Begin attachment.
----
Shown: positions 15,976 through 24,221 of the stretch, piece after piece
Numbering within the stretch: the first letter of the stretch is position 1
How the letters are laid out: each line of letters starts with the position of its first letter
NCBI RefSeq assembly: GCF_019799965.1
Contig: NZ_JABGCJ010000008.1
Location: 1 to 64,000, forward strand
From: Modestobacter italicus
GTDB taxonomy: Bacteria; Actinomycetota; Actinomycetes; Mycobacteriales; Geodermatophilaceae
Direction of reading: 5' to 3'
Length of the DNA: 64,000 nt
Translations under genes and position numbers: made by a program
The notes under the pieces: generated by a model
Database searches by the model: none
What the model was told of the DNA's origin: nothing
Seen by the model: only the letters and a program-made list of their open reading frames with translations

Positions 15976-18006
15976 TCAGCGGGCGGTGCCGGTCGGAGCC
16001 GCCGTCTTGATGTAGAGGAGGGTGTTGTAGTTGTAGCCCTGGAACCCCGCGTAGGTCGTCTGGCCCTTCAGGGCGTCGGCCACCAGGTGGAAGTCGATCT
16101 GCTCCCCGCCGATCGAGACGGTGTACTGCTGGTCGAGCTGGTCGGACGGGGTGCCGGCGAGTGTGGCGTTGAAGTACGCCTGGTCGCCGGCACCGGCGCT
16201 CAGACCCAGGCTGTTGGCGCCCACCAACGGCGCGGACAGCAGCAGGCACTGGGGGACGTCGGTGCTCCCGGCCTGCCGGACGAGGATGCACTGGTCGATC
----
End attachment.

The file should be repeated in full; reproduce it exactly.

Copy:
Shown: positions 15,976 through 24,221 of the stretch, piece after piece
Numbering within the stretch: the first letter of the stretch is position 1
How the letters are laid out: each line of letters starts with the position of its first letter
NCBI RefSeq assembly: GCF_019799965.1
Contig: NZ_JABGCJ010000008.1
Location: 1 to 64,000, forward strand
From: Modestobacter italicus
GTDB taxonomy: Bacteria; Actinomycetota; Actinomycetes; Mycobacteriales; Geodermatophilaceae
Direction of reading: 5' to 3'
Length of the DNA: 64,000 nt
Translations under genes and position numbers: made by a program
The notes under the pieces: generated by a model
Database searches by the model: none
What the model was told of the DNA's origin: nothing
Seen by the model: only the letters and a program-made list of their open reading frames with translations

Positions 15976-18006
15976 TCAGCGGGCGGTGCCGGTCGGAGCC
16001 GCCGTCTTGATGTAGAGGAGGGTGTTGTAGTTGTAGCCCTGGAACCCCGCGTAGGTCGTCTGGCCCTTCAGGGCGTCGGCCACCAGGTGGAAGTCGATCT
16101 GCTCCCCGCCGATCGAGACGGTGTACTGCTGGTCGAGCTGGTCGGACGGGGTGCCGGCGAGTGTGGCGTTGAAGTACGCCTGGTCGCCGGCACCGGCGCT
16201 CAGACCCAGGCTGTTGGCGCCCACCAACGGCGCGGACAGCAGCAGGCACTGGGGGACGTCGGTGCTCCCGGCCTGCCGGACGAGGATGCACTGGTCGATC